"I don't belong to SBL, partly because I haven't got around to it, but partly because I wasn't really sure how much 'use' it would be to me. I guess the name 'Biblical Literature' speaks to me of literature that made it into the Christian canon (and possibly the deuterocanonical books). My only real contact has been through a few papers from SBL conference proceedings and through the SBL fonts email list.
Logic suggests that an organisation that is working on such a wide range of fonts can't be devoted solely to Christian canonical and deuterocanonical material, but I think the title is unfortunate for those who are working either outside the canon or from outside a faith perspective. I've visited the website several times and looked at what the benefits of membership are and decided that they're probably not all that great for me. As a Christian minister working on Nag Hammadi texts, I obviously don't find a particularly large group of colleagues within my own denomination, but the SBL website doesn't actually convince me that I'd find many more within its ranks.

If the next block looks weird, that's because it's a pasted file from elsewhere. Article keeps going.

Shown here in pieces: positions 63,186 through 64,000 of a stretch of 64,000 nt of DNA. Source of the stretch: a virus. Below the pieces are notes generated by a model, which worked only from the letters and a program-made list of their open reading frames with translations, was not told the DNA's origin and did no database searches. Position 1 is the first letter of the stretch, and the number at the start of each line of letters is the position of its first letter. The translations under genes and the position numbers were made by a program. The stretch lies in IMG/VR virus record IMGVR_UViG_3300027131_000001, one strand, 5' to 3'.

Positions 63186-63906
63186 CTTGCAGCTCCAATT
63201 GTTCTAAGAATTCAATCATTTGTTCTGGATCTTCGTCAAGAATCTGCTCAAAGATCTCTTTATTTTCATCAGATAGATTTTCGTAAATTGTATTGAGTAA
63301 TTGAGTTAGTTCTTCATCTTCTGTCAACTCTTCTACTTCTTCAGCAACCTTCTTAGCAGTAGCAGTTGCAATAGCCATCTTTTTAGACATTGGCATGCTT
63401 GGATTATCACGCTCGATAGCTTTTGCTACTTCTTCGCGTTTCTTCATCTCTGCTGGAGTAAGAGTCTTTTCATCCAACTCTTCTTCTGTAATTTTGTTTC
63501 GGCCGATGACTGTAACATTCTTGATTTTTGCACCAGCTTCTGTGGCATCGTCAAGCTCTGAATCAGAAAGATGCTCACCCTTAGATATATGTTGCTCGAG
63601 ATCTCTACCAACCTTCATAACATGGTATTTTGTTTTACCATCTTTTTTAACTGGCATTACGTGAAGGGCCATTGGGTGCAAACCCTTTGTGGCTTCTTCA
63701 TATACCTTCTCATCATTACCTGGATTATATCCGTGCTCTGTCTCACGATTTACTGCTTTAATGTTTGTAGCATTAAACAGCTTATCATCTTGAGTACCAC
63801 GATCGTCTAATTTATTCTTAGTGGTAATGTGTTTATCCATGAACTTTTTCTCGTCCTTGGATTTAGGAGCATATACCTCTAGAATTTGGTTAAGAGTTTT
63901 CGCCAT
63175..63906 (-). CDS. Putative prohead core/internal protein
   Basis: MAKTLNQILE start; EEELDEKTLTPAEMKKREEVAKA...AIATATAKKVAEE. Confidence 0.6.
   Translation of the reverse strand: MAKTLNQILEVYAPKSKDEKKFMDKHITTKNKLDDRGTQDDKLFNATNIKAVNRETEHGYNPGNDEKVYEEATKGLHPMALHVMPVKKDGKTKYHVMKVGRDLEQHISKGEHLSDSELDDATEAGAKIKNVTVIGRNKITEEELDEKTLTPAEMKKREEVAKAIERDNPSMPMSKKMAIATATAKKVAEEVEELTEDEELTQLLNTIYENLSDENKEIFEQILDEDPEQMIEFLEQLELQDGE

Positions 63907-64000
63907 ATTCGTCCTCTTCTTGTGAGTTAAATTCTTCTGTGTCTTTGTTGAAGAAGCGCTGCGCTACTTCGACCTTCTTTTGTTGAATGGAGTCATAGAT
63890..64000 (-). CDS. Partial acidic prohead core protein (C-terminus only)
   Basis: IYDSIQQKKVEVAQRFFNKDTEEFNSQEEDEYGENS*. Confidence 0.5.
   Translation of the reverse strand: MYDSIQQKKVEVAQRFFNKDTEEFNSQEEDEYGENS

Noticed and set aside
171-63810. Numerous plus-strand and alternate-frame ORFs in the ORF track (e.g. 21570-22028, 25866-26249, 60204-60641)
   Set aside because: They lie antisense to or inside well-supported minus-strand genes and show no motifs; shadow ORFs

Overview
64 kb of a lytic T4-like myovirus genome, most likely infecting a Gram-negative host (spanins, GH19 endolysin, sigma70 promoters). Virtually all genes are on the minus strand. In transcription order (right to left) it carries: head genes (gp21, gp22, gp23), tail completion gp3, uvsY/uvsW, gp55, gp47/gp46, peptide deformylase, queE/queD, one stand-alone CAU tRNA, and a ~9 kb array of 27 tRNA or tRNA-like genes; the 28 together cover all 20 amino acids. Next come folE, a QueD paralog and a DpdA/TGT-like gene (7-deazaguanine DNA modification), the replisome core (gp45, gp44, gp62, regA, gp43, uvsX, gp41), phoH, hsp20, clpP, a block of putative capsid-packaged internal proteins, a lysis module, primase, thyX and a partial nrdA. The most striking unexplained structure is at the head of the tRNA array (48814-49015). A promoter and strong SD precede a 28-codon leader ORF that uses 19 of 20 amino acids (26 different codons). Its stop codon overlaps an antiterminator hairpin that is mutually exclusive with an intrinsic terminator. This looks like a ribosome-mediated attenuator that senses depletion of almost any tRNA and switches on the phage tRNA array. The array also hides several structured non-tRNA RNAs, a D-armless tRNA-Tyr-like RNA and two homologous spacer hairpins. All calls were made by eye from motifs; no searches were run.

This is quite possibly a very unfair jugdment of SBL, but I suspect that this is possibly the kind of thing SBL is working against. And archaelologists are wary of theologians and biblical scholars.
I couldn't work out for several years why one of the archaelogists at my university avoided me even though we shared several common interests, until we needed to work together on a particular project. After that, he decided that I wasn't going to shove the Bible down his throat at every turn. We now spar gently in public forums when his rampant atheism gets too much for me, and get on quite well in private, but I could understand why people like him would vote against joining SBL."